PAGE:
Archaeologists discover 2,000-year-old 'Sphinx Room' hidden in Emperor Nero's Golden Palace

Archaeologists discover 2,000-year-old 'Sphinx Room' hidden in Emperor Nero's Golden Palace

Head of archaeological park calls it ‘an exceptional and thrilling find’

Adam Forrest@adamtomforrest
Friday 10 May 2019 10:53

Archaeologists attempting to restore Emperor Nero’s palace in Rome have accidentally discovered a secret underground room decorated with colourful animal frescoes.

The walls of the chamber in the bowels of Domus Aurea – the Golden House – was found adorned with depictions of panthers, centaurs and a sphinx.

Experts stumbled upon the space quite by chance while mounting scaffolding late last year, according to Italian news agency ANSA.

Alfonsina Russo, the head of the Colosseum archaeological park in which the Golden House resides, said it was “an exceptional and thrilling find”.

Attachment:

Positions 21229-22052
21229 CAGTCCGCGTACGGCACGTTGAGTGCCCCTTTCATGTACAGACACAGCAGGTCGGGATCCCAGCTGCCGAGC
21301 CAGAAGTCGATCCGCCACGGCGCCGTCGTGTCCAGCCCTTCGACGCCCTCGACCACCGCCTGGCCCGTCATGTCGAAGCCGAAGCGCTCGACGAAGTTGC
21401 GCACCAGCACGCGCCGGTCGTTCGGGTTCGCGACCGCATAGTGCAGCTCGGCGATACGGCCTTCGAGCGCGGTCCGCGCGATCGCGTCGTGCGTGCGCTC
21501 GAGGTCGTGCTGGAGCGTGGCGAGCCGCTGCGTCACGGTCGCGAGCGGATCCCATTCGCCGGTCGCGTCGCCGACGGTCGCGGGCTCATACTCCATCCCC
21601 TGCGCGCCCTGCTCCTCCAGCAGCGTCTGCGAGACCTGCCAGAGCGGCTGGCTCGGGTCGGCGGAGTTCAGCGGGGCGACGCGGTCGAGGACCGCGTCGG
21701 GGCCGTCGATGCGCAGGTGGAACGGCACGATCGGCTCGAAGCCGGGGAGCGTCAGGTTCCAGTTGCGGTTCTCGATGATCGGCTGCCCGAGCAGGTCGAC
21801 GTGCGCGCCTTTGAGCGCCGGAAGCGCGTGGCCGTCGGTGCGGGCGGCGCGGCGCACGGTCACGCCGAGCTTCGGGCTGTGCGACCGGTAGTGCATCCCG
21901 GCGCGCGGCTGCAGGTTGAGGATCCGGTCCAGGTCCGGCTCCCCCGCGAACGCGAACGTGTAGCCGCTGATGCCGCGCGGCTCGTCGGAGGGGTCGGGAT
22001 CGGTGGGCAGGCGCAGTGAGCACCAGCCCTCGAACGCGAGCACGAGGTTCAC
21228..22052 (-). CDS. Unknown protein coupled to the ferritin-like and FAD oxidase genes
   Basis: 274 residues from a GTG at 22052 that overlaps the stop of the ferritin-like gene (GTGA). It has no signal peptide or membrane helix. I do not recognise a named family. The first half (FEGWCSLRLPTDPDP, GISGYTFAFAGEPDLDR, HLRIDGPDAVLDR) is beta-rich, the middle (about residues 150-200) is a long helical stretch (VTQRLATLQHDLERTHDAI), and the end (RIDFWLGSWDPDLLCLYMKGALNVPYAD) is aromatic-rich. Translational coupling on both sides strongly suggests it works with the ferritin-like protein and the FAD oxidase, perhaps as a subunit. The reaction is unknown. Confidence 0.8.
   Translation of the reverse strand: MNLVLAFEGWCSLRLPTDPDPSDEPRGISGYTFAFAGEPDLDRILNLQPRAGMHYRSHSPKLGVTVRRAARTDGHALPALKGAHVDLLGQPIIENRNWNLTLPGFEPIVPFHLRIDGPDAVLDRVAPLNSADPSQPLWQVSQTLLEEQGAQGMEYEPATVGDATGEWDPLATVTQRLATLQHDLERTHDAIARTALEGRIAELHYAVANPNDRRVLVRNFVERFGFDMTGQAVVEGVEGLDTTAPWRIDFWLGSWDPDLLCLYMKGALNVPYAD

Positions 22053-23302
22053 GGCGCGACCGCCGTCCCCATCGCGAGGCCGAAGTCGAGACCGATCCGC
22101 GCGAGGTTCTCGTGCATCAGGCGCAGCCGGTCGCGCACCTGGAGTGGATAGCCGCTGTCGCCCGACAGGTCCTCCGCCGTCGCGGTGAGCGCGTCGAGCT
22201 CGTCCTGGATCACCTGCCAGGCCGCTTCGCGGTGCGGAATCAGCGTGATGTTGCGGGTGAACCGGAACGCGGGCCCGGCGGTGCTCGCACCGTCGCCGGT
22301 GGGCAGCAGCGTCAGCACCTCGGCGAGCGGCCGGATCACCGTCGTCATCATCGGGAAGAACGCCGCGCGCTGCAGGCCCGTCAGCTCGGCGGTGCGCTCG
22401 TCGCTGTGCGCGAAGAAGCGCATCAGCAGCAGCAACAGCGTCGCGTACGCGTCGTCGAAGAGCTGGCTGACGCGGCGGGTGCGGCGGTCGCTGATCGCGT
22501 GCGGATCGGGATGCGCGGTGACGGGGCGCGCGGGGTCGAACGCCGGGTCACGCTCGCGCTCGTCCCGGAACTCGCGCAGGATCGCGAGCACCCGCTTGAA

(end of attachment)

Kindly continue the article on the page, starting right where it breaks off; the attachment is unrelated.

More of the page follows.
He said the restoration team had decided to call the chamber the “Sphinx Room” after one of the most striking frescoes, although the walls also feature aquatic creatures, exotic birds and the god Pan.

Mr Russo described the moment of discovery, after he and his colleagues spotted an opening in the corner of an adjoining chamber.

“Lit up by the artificial light, there suddenly appeared the entire barrel vault of a completely frescoed adjacent room,” he said.

Nero’s immense palace was built almost 2,000 years ago, when the emperor ordered its construction following the fire of 64AD. The devastating blaze destroyed large parts of Rome, including the aristocratic villas on Palatine Hill.

One of the centaur frescoes in the newly-discovered chamber

Following the discovery of the Sphinx Room, Mr Russo’s archaeologists began basic salvage and restoration work at the start of 2019.

Yet much of the room is still buried by tonnes of earth, and the team fears it will remain so because any further work could jeopardise the stability of the whole palace.

Alongside the Sphinx and the centaurs, the frescoes also feature garlands of flowers, leaves and fruit in line with architectural motifs of the time.

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